PurePharma is growing in popularity especially amongst the CrossFit community, but make no mistake: the core trio of fish oil, magnesium and vitamin D can be used by anyone, athlete or not. When I train hard, I feel confident taking PurePharma to supplement my diet because I know their products are backed by science and verified by stringent quality measures.

A little bit about the products:

PurePharma O3 is the ultra-pure fish oil with a 5:2 EPA/DHA ratio. I take it in small doses particularly because it calms the inflammation I tend to get from training. The Omega-3 fatty acids in fish oil are known to support heart, brain and eye health, too. Read more here.

PurePharma M3 is probably my favorite of the three. It’s two forms of magnesium (they’re way easier on the colon than Natural Calm), plus zinc. Mag and zinc assist in muscle recovery and help maintain electrolyte balance. Plus, when taken at night, many folks (including me) enjoy a calming effect. Read more here.

PurePharma D3 is vitamin D combined with coconut oil for better absorption. Vitamin D is implicated in many aspects of health including bone integrity and immunity. It might come as a surprise that most people are deficient in vitamin D, even those of us living in sunny locales. Read more here.

Here’s what’s up for grabs!

One PurePharma prize pack containing:

To enter for a chance to win a PurePharma prize pack!

#1 Use the Rafflecopter widget below to finalize your entry and unlock other bonus entries! (This is how the winner will be drawn, so don’t skip this step!)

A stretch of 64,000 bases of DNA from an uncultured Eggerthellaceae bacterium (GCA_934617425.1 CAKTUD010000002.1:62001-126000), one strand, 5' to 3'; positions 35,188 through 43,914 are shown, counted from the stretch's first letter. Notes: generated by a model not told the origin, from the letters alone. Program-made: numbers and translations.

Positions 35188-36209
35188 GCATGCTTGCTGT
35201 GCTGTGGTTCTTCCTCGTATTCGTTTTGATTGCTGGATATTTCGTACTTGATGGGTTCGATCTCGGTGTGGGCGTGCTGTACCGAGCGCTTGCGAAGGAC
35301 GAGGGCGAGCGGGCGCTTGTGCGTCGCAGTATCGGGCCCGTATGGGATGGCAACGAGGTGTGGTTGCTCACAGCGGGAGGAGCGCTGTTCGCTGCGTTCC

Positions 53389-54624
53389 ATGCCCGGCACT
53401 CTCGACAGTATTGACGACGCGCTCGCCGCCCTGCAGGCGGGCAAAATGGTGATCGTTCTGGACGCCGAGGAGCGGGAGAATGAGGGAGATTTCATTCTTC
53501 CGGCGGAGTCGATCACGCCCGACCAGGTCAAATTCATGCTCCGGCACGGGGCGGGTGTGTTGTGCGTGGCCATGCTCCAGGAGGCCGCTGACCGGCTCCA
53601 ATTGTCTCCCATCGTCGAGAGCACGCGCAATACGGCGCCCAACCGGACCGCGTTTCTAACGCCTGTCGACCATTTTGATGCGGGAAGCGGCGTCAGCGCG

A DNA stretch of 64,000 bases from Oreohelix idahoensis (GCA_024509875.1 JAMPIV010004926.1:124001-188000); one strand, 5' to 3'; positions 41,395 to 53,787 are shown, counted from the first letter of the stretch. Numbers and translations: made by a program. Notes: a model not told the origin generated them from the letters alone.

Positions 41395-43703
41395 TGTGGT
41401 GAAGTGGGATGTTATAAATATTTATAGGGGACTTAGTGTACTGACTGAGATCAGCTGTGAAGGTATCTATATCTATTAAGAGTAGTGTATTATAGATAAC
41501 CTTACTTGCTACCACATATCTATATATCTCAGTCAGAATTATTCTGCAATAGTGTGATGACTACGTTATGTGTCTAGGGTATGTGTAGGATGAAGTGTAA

#2 In the comments below, tell me which of the three (fish oil, magnesium or vitamin D) you’re most interested in trying!

Enter here:

a Rafflecopter giveaway

The contest ends July 31, 2014 at 11:59 p.m. PST, and the winner will be announced here on the blog by August 2, 2014. Be sure to check back to see if you won!

The winner will be emailed and will have 48 hours to confirm back with his or her full name, address, and phone number to claim the prize. Open to readers worldwide.

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July Giveaway: PurePharma Prize Pack | stupideasypaleo.com

Comment below with which product you’d be most psyched to try out!

Paleo Baked Avocado Fries

Paleo Baked Avocado Fries | stupideasypaleo.com

Paleo Baked Avocado Fries are a deliciously different way to enjoy this healthy fat source in your diet.

This appetizer was inspired by a dish the hubs and I enjoyed at a local cafe. While their version was gluten-free, I’m pretty certain they used rice flour and deep fried them. Convinced I could do better, I took some time off from shooting pics for The Performance Paleo Cookbook and developed these delectable little snacks. My first experiment worked! (These are also reminiscent of Fed and Fit’s brilliant guest post for Crispy Buffalo Chicken Fingers.)

Basically, you’ll coat the avocado “fries” with crushed pork rinds. They bake up brown and crisp! I like this brand the best because it’s just pork, olive oil and salt already crushed up and ready to use. You’ll coat the avocado in arrowroot (tapioca) flour, egg wash, and finally seasoned pork rinds, then bake and eat. If you have Flavor God seasonings, just sub the spices in this recipe for 2 Tablespoons of any variety.

If you can’t eat eggs, I made a version without. Though I don’t have exact quantities, all I did was replace the egg with stone-ground mustard that I thinned with a little water. The result was just as tasty.